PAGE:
(China’s Resource Risks) The Power of Siberia pipeline is finally shipping Russian gas to China as of December 2019, after nearly thirty years of discussion. Despite this dilatory timeline, plans for a second Russia-China pipeline, to be completed by 2030, are coalescing. The new project, Power of Siberia 2, would channel up to 50 billion cubic meters of gas from the Yamal Peninsula in the Russian Arctic to eastern China via Mongolia through a 6,000 km (3,728 miles) long pipeline. On August 25, 2020 Gazprom Chairman Alexei Miller signed a Memorandum of Intent with Mongolian Deputy Prime Minister Ukhnaagiin Khurelsukh to establish a company that would execute a feasibility study for the Mongolian portion of the pipeline. The pipeline is likely to be discussed at the Russia-China-Mongolia trilateral meeting that typically occurs at the Shanghai Cooperation Organization summit, postponed until November 2020.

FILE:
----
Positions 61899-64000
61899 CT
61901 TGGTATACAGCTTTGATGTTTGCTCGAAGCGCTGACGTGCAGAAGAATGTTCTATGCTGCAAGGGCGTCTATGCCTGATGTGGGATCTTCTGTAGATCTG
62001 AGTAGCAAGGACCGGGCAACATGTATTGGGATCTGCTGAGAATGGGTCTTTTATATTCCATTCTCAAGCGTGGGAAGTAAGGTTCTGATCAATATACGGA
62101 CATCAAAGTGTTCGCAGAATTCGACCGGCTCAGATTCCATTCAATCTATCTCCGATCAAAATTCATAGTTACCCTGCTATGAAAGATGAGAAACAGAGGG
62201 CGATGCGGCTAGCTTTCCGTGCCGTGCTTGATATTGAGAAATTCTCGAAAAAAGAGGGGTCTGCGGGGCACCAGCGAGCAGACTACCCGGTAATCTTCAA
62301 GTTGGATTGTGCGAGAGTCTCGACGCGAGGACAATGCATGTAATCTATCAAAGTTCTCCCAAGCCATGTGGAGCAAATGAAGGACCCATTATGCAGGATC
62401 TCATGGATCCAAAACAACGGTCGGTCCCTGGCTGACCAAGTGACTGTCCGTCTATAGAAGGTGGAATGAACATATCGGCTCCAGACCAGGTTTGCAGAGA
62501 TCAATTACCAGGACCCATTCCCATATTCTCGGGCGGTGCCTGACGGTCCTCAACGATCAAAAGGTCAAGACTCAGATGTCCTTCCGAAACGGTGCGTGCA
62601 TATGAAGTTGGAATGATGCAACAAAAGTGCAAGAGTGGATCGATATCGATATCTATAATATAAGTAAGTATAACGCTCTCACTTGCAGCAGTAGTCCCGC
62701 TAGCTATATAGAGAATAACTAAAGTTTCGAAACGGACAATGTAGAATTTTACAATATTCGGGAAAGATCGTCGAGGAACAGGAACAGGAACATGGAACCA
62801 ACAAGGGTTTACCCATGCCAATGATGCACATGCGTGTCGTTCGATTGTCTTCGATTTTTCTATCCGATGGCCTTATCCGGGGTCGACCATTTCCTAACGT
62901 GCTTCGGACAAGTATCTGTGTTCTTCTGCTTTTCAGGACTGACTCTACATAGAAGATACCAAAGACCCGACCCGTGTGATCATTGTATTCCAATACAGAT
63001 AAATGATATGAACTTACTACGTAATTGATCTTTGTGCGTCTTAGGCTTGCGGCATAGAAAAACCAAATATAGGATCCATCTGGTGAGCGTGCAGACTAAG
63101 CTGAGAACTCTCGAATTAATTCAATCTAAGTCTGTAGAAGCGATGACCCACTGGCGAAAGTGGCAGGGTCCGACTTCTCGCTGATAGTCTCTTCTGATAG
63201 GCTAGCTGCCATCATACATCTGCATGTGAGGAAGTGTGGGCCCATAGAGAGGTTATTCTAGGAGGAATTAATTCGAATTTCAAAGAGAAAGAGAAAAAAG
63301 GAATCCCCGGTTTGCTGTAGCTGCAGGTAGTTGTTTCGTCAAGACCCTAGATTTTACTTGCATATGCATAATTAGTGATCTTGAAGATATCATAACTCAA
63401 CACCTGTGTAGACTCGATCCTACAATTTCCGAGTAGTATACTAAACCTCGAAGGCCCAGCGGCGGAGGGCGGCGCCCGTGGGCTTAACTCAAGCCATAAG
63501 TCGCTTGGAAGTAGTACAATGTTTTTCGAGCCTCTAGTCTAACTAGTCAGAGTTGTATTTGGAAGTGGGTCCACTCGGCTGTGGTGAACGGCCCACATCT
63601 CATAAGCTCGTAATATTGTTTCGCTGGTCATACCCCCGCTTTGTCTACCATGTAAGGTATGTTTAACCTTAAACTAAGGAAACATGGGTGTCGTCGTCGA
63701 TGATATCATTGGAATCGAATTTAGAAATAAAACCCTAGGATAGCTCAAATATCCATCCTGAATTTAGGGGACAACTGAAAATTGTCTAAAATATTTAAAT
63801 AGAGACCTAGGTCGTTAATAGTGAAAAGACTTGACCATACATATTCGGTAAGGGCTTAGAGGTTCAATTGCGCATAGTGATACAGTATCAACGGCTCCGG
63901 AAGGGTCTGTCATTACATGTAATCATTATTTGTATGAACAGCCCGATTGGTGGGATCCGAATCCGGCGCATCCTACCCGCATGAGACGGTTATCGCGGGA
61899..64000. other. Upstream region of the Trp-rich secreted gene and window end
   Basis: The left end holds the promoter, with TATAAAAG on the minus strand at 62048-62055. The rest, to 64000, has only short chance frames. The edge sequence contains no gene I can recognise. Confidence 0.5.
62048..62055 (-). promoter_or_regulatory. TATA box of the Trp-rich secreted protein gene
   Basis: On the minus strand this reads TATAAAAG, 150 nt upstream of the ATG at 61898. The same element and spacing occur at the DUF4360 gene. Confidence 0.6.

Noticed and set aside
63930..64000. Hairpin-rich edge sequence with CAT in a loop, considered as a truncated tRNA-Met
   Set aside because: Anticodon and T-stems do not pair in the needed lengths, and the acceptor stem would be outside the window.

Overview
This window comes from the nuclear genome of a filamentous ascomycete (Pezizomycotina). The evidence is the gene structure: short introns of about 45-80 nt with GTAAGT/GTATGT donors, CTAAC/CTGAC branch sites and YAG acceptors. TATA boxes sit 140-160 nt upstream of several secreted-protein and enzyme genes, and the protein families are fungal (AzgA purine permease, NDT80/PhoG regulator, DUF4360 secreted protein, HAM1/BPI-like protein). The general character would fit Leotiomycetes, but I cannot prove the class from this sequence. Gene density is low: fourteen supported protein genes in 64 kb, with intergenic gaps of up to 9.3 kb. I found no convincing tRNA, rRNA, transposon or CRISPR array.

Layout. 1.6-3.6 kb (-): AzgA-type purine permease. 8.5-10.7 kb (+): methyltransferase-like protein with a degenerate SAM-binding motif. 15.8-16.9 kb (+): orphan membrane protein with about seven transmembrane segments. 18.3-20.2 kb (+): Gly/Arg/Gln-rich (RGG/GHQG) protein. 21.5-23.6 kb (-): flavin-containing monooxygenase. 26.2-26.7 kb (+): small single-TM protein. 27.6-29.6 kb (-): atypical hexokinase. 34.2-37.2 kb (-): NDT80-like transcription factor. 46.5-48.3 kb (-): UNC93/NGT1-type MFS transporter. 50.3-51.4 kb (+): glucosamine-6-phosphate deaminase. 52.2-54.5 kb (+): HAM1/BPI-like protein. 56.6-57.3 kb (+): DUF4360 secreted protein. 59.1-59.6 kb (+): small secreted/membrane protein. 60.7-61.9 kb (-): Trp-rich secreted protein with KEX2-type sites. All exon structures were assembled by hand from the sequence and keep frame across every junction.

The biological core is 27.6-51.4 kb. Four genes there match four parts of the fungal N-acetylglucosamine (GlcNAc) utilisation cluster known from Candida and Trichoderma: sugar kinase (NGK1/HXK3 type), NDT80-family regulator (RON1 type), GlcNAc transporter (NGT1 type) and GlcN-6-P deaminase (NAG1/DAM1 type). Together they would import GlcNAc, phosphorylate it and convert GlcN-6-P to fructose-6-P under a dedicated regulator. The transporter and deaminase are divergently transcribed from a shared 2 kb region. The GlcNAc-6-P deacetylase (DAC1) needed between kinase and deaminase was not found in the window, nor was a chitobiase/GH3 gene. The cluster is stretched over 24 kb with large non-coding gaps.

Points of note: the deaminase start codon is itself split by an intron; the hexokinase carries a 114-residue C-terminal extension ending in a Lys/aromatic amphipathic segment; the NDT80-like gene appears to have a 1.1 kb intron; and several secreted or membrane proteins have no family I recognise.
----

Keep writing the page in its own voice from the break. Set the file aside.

For the past five years, Gazprom and China have talked about the Altai route, which would involve a pipeline from Russia via the mountainous Altai region across the narrow border to western China. While China prefers the security of a direct pipeline with no transit countries, other gas pipelines already flow from Central Asia to western China. Moreover, the greatest demand for gas in China is in its more developed eastern regions. […]
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